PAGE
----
Last week, I was listening in as a senior Met officer suggested that they could think of no other organisation in the UK that is the subject of headline scrutiny as frequently as the Police Service.
‘Every day except Christmas day,’ they remarked.
Policing is being tested and challenged – invariably in the public domain – as never before.
Rightly so, you might say.
It set me thinking about my time working for Sir John Stevens – when he was Commissioner of the Met.
One afternoon, he walked into the office and asked my colleague and I to draw up a list of the institutions and individuals to whom, in one way or another, he was accountable.
I suspect he wanted to make a point.
I don’t have the original paperwork – but, written today, the running order looks something like this:
• The Queen
• The Home Affairs Select Committee
• The Home Secretary
• The Shadow Home Secretary
• The Policing Minister
• The Shadow Policing Minister
• The College of Policing
• Her Majesty’s Inspectorate of Constabularies
• The Independent Police Complaints Commission
• Police & Crime Commissioners (the Mayor’s Office for Policing & Crime in London)
• The Judiciary
• The Media
• Independent Advisory Groups
• Community Police Consultative Groups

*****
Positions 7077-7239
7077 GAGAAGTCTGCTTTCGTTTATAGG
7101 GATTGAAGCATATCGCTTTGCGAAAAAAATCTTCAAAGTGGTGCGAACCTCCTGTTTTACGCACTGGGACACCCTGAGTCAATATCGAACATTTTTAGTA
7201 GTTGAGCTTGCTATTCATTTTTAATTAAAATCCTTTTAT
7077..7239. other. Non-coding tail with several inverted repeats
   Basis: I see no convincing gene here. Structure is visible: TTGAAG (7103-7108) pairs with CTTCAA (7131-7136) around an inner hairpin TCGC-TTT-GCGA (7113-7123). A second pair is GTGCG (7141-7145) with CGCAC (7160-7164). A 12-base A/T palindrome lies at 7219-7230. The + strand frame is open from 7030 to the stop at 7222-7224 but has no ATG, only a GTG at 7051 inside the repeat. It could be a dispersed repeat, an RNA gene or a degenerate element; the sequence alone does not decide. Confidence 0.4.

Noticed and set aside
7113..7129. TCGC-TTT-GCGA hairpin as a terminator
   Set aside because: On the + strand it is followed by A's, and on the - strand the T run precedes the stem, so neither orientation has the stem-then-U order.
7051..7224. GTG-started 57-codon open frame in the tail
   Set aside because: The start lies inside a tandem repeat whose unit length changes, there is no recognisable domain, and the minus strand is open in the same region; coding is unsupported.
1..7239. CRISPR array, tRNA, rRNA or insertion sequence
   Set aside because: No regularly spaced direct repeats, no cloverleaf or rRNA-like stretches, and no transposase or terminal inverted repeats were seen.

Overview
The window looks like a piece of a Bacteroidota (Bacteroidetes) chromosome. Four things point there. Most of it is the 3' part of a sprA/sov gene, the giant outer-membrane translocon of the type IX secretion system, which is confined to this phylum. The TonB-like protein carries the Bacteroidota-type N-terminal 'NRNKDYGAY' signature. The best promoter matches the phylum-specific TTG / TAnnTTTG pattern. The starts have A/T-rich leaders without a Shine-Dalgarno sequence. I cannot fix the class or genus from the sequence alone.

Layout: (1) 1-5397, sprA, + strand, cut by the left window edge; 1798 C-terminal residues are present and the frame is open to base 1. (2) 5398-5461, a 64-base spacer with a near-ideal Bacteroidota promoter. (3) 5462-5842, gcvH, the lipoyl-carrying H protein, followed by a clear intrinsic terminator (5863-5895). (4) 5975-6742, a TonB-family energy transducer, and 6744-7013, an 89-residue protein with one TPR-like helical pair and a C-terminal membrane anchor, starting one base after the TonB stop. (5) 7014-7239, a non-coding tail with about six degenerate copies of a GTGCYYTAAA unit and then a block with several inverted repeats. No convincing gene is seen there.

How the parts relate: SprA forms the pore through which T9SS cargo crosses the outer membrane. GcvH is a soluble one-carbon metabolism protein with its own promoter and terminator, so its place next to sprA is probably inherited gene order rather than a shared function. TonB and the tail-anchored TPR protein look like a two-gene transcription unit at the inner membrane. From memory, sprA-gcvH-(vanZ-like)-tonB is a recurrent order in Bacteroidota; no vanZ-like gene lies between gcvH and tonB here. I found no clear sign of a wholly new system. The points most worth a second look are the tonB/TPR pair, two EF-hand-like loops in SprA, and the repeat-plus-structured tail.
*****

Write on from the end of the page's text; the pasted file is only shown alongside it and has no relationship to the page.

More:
• Neighbourhood Policing Panels
• Stop & Search Monitoring Groups
• Independent Custody Visitors
• Community Safety Partnerships
• Independent Safeguarding Children Boards
• Independent Safeguarding Adult Boards
• The Surveillance Commissioner
• The Information Commissioner
• The Audit Commission
• Public Inquiries (e.g. the Stephen Lawrence Inquiry)
• Independent Inquiries (e.g. the Inquiry into undercover policing)
• The Police Federation
• The Police Superintendents Association
• Police Staff Unions
• The National Police Chiefs Council
• Internal Staff Associations
• Victims of crime and their families
• The Great British Public: the people we serve
(Personal view – it surely has to be those last two groups who matter most.)
It’s quite a list – particularly when you consider the fact that I’m almost certainly missing some names.
And here’s the thing…
They all have their own views about policing: about who we are, about what motivates us – and about what it is that we are here to do.
And they don’t all agree with one another.
Some are for us and some are against us; some consider that we need to reform in one way and some have a preference for a different way – some would pull us in one direction and some would push us in another. Some believe in us and some are deeply suspicious of us; some are relentlessly critical and some are more supportive.
But they all have a view.
And, as the wise old sage once suggested, it’s difficult to please all the people all the time.